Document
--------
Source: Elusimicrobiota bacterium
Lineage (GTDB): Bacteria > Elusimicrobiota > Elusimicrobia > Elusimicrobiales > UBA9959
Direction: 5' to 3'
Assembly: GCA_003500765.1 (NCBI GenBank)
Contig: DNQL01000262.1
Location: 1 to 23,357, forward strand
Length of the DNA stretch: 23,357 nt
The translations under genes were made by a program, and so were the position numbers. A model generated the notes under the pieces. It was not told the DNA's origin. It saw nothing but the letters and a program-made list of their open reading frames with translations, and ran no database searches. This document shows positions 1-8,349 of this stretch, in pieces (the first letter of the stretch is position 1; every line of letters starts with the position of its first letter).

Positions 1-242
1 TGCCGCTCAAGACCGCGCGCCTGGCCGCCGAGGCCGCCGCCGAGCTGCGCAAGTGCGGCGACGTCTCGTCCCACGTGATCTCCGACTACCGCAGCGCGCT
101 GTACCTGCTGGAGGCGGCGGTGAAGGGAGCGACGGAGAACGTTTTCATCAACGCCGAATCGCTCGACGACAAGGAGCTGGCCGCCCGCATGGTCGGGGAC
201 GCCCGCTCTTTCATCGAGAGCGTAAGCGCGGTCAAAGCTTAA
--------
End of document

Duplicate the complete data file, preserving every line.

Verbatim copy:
Source: Elusimicrobiota bacterium
Lineage (GTDB): Bacteria > Elusimicrobiota > Elusimicrobia > Elusimicrobiales > UBA9959
Direction: 5' to 3'
Assembly: GCA_003500765.1 (NCBI GenBank)
Contig: DNQL01000262.1
Location: 1 to 23,357, forward strand
Length of the DNA stretch: 23,357 nt
The translations under genes were made by a program, and so were the position numbers. A model generated the notes under the pieces. It was not told the DNA's origin. It saw nothing but the letters and a program-made list of their open reading frames with translations, and ran no database searches. This document shows positions 1-8,349 of this stretch, in pieces (the first letter of the stretch is position 1; every line of letters starts with the position of its first letter).

Positions 1-242
1 TGCCGCTCAAGACCGCGCGCCTGGCCGCCGAGGCCGCCGCCGAGCTGCGCAAGTGCGGCGACGTCTCGTCCCACGTGATCTCCGACTACCGCAGCGCGCT
101 GTACCTGCTGGAGGCGGCGGTGAAGGGAGCGACGGAGAACGTTTTCATCAACGCCGAATCGCTCGACGACAAGGAGCTGGCCGCCCGCATGGTCGGGGAC
201 GCCCGCTCTTTCATCGAGAGCGTAAGCGCGGTCAAAGCTTAA